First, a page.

For over a year and a half many of us have been aware, from leaks inside the Vancouver Planning Department, that the plethora of towers presented at Commercial & Broadway in the “Emerging Directions” document did not represent the views of the local planners. Rather the towers were inserted into the Plan on the orders of higher management at the City.
It has been juicy gossip, but without a smoking gun.
But now, Scott Hein, Senior Urban Designer at the time of the GW Plan has gone public with devastating revelations concerning upper management interference in rubbishing a “best practices” plan and insisting on multiple towers.
We put together what we believed was a reasoned overall plan for GW towards increased residential and employment opportunity. We fully appreciated the development economics of the Safeway site at B+C that, given active revenue generating impacts on the pro forma, related phasing considerations, noise impacts and view opportunity up and down “the cut” and believed that two modest towers in the range of 20 to 25 storeys maximum located on the easterly half of the site could be considered to make the Safeway site developable and, more importantly, improve the challenging interface conditions (all four sides) of Safeway while pedestrianizing the Commercial Drive frontage by integrating those shallow depth properties into a larger development opportunity. We imagined a series of related, modestly scaled low and mid rise buildings in this scenerio.
Otherwise, we believed that the appropriate approach to intensifying an already relatively high density community, of what must be seen as “special urban fabric”, was in transitional mid to low rise form.
We absolutely did not support towers outside the focused “Safeway Precinct”.
We were instructed to put this plan (in our view based on thoughtful urban design best practice) in the drawer never to see the light of day. We were then “told” by senior management to prepare a maximum tower scheme which we produced under protest as we declared we did not support such an uninformed approach for the GW neighbourhood.
Our next plan yielded 20 towers which was advanced to the decision makers (I cannot confirm who saw this plan). We were then told to produce a third plan which cut the towers in half down to 10. We prepared this third plan, also under protest, which was taken out to the community. The public process imploded soon thereafter.
Our work in the city’s Urban Design Studio for over 10 years was always about best practice and integrity of process. We always believed that meaningful, honourable co-design processes could yield win-win if conducted properly. We were never given this opportunity in GW.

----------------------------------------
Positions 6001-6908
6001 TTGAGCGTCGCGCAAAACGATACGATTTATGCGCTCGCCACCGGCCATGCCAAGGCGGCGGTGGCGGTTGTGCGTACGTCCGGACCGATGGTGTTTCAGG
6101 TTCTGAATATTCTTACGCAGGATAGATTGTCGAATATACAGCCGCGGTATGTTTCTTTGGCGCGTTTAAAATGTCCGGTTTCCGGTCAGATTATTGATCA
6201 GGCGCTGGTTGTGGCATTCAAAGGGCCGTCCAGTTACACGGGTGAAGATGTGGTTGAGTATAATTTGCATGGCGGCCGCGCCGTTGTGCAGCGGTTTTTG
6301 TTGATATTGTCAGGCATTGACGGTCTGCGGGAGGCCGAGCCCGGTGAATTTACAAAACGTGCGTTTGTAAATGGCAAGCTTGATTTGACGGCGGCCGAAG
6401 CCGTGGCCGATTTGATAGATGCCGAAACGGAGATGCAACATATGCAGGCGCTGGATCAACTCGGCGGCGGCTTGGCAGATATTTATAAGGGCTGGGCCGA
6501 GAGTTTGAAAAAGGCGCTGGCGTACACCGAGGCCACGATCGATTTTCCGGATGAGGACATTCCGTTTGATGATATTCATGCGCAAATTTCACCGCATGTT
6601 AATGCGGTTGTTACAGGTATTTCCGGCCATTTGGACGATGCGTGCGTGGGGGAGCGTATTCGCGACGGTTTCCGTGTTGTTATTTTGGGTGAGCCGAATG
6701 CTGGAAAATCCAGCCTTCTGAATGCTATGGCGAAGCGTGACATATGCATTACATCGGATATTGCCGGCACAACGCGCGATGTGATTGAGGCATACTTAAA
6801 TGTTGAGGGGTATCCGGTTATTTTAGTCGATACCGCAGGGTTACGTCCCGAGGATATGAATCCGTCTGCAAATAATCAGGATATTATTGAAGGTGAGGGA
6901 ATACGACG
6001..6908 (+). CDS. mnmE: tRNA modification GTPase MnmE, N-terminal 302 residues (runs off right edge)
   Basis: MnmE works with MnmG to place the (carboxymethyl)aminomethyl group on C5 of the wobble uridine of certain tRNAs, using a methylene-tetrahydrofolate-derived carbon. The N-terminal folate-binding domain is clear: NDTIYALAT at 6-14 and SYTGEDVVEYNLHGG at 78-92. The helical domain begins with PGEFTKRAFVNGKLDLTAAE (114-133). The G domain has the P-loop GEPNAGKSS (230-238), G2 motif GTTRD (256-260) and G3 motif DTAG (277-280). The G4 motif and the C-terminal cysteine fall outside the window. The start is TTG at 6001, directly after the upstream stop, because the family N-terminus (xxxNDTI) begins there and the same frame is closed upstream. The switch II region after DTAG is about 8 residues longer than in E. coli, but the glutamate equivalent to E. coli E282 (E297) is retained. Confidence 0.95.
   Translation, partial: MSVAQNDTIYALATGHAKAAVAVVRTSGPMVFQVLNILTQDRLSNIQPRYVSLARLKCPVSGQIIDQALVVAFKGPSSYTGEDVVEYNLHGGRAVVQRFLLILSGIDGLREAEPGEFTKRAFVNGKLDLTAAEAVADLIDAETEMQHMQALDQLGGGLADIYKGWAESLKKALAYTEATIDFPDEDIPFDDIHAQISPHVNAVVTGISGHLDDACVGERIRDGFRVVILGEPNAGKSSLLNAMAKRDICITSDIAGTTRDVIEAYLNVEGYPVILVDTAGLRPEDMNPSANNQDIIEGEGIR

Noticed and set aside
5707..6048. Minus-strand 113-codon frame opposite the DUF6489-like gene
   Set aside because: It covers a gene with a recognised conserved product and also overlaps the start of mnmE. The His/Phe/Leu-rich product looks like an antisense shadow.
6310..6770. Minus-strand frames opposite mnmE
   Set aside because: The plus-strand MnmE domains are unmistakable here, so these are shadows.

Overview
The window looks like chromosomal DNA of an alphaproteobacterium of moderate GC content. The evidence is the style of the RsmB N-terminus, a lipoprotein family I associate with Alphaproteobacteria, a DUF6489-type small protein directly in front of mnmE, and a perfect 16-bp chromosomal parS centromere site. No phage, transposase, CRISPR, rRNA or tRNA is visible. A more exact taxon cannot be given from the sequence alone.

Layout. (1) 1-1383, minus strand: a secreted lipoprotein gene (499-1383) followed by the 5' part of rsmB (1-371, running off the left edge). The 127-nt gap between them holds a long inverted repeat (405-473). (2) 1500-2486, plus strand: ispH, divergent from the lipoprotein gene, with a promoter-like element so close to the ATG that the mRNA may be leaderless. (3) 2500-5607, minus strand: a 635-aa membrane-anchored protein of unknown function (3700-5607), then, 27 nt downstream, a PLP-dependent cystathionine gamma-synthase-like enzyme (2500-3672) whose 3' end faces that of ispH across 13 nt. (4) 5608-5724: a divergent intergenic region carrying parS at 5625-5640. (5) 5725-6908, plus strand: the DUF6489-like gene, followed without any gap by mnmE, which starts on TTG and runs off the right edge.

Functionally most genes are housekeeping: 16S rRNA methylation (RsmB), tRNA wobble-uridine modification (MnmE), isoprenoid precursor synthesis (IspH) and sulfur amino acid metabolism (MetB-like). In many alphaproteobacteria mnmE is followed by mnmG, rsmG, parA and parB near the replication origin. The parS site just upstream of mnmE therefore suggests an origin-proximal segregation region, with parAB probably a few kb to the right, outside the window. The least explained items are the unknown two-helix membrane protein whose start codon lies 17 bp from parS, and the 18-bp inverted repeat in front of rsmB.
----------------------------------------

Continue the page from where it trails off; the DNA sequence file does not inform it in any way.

The story about the third plan ties in nicely with the information circulated earlier this month by an insider who approached Ned Jacobs. That insider described a meeting in which Mayor Robertson suggested ameliorating some of the excess towers — but still keeping at least half of them.
People have questioned us time and time again about why we question the very process that this Plan is working under. It is because it always subject to political interference.
As every municipal party — with the exception of Vision — agreed at a recent meeting, the Grandview-Woodland Community Plan needs to be halted right away and discussions started with active bodies in Grandview as to how we need to proceed.
Many thanks to a member who shared the following information:
The Citizens’ Assembly will be hosting a Public Roundtable that is open to everyone in the community. This is a formal opportunity to have good conversations with your neighbours about what they want to see in Grandview-Woodland. I encourage you to invite anyone you think might be interested. I’ve included an invitation below, which you can forward to your friends and neighbours.
Here are a few key pieces of info:
- The Public Roundtable will be on Wednesday, November 26th at the Maritime Labour Centre, 1880 Triumph St
- Doors will open at 6:45pm, and the meeting will finish by 9:00pm
Conversations will take place at tables. At least two Assembly members will sit at each table. The conversations will focus on:
1) Getting feedback on your draft set of values
2) A discussion of the issues community members would like the CA to address in our final report to City Council.
We encourage you to think of specific questions you’d like to ask members of the Assembly. Facilitators will be at each table to take notes, but this is your opportunity to ask questions and listen to other community members.
Mark your calendars!.